Re: another boring critisism of Cantor's Theorem
Posted:
Apr 1, 2004 3:55 PM


Eckard Blumschein <blumschein@et.unimagdeburg.de> wrote in message news:<406C382B.1090303@et.unimagdeburg.de>... > Do not worry just because I am only one engineer who ventures telling > the huge crowd of professional mathematicians why Buridan's donkey is a > symbol of an old mistake. > > Detlef Mueller wrote: > > >>My reasoning is quite simple. You may occupy as many numbers as you > >>like. > > > > Ok. So I take every real number on the way from 0 to 1, > > formaly: M={x0<x<1}. > > When I wrote occupy I did not mean one person is entitled to occupy all > seats of the whole train. > > > >>The notion 'infinitely' means: I still can provide much more empty > >>possible positions besides these numbers as well as between two of them. > > > > > > So, then give me one real number between 0 an 1 not beeing in M. > > You can't  per definition of M. > > M is not a number. > > >>Compactification is an illusion as is the attepmt to limit the infinite. > >> > > > > Everything in our heads is illusion. > > I meant, not the largest number of numbers can be made really dense. > > > >>Why is criticism of Cantor's theorem so boring? > >> > > > > My reason is: > > Because I see absolutly no contradiction. > > That is the point. Those who are trying to refute it by means of the > same means constitution it will perhaps not have any chance. > Nonetheless, I consider it pretty unlikely that so many students are > just too stupid as to formally grasp the tenets. Over some decades, I > did not meet so many dense students. So I rather suspect those whose gut > feeling does not agree might be correct. > By chance, my own objections coincide despite they arose from > observation of a plurality of quite different imperfections. > > > > > I see that one could do mathematics avoiding > > infinity and achieving exactly the same results in > > the statements wich can be formulated in both > > models. > > Are you aware that avoiding infinity implies avoiding zero? > > > > I see everything fitting perfect without inner > > contradictions with infinitly sets. every so called > > "contradiction" comes out to simply beeing > > something contraintuitive for someone. In the most > > cases this doesn't contradict _my_ intuition! > > Yes, you are a jolly poor fellow. > > > > So I am bored about beeing offended by people > > thinking their intuition is "right" and mine is > > "wrong". > > > > For an example: the behaviour of a gyroscope is > > in my opinion contraintuitive. But I have to admit > > a failure in my intuition if I see it doing strange > > things. Maybe, if dealing with gyroscopes a time, my > > feeling about this woult adjust.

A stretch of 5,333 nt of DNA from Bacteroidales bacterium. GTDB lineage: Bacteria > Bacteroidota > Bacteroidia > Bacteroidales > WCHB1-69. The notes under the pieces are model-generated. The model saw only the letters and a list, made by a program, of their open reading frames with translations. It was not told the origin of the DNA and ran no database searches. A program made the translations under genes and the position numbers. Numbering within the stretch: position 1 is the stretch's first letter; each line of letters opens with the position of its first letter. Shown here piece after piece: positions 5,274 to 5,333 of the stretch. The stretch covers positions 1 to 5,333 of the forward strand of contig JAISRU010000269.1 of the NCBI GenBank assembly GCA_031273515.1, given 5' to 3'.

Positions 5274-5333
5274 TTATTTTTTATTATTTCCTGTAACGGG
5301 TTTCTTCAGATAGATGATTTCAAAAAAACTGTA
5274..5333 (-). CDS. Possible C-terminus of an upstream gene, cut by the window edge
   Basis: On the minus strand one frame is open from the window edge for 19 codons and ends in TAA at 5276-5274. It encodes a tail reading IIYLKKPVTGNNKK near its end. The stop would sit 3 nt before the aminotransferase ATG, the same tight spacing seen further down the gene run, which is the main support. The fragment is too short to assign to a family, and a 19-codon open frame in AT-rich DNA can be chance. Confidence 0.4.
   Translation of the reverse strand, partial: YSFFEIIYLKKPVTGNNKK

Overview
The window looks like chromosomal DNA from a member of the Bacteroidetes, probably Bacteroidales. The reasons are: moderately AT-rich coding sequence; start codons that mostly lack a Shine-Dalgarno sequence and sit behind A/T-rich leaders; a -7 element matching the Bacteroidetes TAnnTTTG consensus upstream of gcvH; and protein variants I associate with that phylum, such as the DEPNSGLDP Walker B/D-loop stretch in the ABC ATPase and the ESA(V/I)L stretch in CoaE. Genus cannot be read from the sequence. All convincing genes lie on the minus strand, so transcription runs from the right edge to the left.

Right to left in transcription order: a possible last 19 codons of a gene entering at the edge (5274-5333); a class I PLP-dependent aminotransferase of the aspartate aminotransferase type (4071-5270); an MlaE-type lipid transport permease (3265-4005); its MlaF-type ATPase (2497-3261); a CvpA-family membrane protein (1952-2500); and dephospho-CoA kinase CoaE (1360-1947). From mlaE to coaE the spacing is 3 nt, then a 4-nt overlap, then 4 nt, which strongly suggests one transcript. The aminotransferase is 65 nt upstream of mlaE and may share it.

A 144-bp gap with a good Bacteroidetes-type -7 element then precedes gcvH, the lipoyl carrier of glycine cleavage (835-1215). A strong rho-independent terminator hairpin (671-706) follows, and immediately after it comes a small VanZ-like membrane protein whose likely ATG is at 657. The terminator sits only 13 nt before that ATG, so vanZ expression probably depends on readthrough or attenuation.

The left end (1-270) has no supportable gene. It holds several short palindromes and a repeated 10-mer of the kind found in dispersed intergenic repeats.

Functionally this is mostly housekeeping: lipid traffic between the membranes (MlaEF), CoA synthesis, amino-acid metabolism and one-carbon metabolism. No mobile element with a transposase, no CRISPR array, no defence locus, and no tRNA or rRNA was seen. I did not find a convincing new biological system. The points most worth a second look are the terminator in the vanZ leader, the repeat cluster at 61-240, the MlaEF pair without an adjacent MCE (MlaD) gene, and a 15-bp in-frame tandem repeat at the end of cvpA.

Obviously gyroscopes would be counterintuitive to not only mathematicians, but also to physicists psychologists, and even to ALL idiot *Europeans*.
They are the *only* measuring devices on the *entire planet*, that you need four and *exactly* four *real* dimensions to make them work.
> > I never came across to a bundle of so many contradictions and > imperfections which simply fitted into the drawer of contraintuitive > behavior. Do not misuse the suspicion of wrong intuition as an excuse > for lazy accepting presumably wrong basics of theory. > > > Eckard